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I cook lots of Indian food - can I use kosher salt\crystallized sea salt for my curries? I like the way you have more control on how much salt you're adding because of the crystal texture - but ill the salt crystals melt properly? And should I add the salt slowly during the cooking process or atthe end?

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2 Answers 2

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You can use Kosher salt or sea salt or even table salt but keep in mind that they are interchangeable by weight NOT volume. Volumetric measurements fail because of different sizes and shapes of salt crystals. Kosher salt crystals are, as you pointed out, larger and end up with larger gaps between the crystals when measured by volume than the smaller table salt crystals that settle together more closely (consider the tiny spaces between grains of sands versus the larger spaces between pieces of gravel). This means that a teaspoon of table salt actually contains more salt than a teaspoon of kosher salt. This means that if your recipe calls for a teaspoon of table salt you will need to use more than a teaspoon of kosher salt. They will dissolve equally well. As to when to add salt, add minimally at first then adjust the salt to taste at the end.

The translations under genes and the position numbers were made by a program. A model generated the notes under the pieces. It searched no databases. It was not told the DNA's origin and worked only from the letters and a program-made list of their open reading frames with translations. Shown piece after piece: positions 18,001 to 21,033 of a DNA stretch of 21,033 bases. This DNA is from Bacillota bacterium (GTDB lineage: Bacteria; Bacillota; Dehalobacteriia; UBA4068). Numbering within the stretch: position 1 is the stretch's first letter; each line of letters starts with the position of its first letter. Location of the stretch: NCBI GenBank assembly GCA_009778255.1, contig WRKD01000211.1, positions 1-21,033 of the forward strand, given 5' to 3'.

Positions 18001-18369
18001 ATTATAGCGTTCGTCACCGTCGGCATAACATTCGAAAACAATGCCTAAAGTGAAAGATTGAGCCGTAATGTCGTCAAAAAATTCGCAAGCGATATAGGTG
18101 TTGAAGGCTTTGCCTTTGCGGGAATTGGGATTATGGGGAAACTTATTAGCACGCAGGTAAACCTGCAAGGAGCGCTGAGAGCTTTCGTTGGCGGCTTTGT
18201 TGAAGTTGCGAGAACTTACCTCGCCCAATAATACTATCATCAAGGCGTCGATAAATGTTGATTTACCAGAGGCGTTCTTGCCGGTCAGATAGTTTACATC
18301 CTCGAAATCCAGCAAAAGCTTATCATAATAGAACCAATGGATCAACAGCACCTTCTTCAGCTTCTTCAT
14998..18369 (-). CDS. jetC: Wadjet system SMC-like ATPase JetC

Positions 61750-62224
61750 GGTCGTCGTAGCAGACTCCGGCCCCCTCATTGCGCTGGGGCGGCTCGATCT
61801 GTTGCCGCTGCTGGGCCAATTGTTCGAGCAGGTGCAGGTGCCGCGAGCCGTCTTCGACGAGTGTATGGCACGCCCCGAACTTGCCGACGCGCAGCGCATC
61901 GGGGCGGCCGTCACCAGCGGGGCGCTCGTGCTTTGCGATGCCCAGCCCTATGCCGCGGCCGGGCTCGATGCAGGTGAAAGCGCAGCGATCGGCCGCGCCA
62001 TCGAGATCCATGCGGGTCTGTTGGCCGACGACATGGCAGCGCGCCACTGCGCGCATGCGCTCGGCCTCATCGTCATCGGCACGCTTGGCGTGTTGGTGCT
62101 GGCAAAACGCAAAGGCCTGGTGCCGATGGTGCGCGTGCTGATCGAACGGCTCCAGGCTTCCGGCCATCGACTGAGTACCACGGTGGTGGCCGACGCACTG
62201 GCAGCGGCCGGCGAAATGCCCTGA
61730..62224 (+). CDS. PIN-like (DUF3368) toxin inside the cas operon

Edited to add: you can find a rough conversion of volumetric measurements of different salts here: http://www.mortonsalt.com/for-your-home/culinary-salts/salt-conversion-chart

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This is actually something which I find a positive as well in Kosher salt - I personally have a tendency to over-do the amount of salt, so the diminished saltiness as compared to volume counteracts my bad instincts! Always better less than more –  dan12345 Dec 19 '13 at 15:35

Kosher salt is fine. The salt crystals should dissolve without a problem. You should season at the beginning and end of cooking - add salt with, say, the onions and spices, then season to your taste at the end, after any reduction of gravy.

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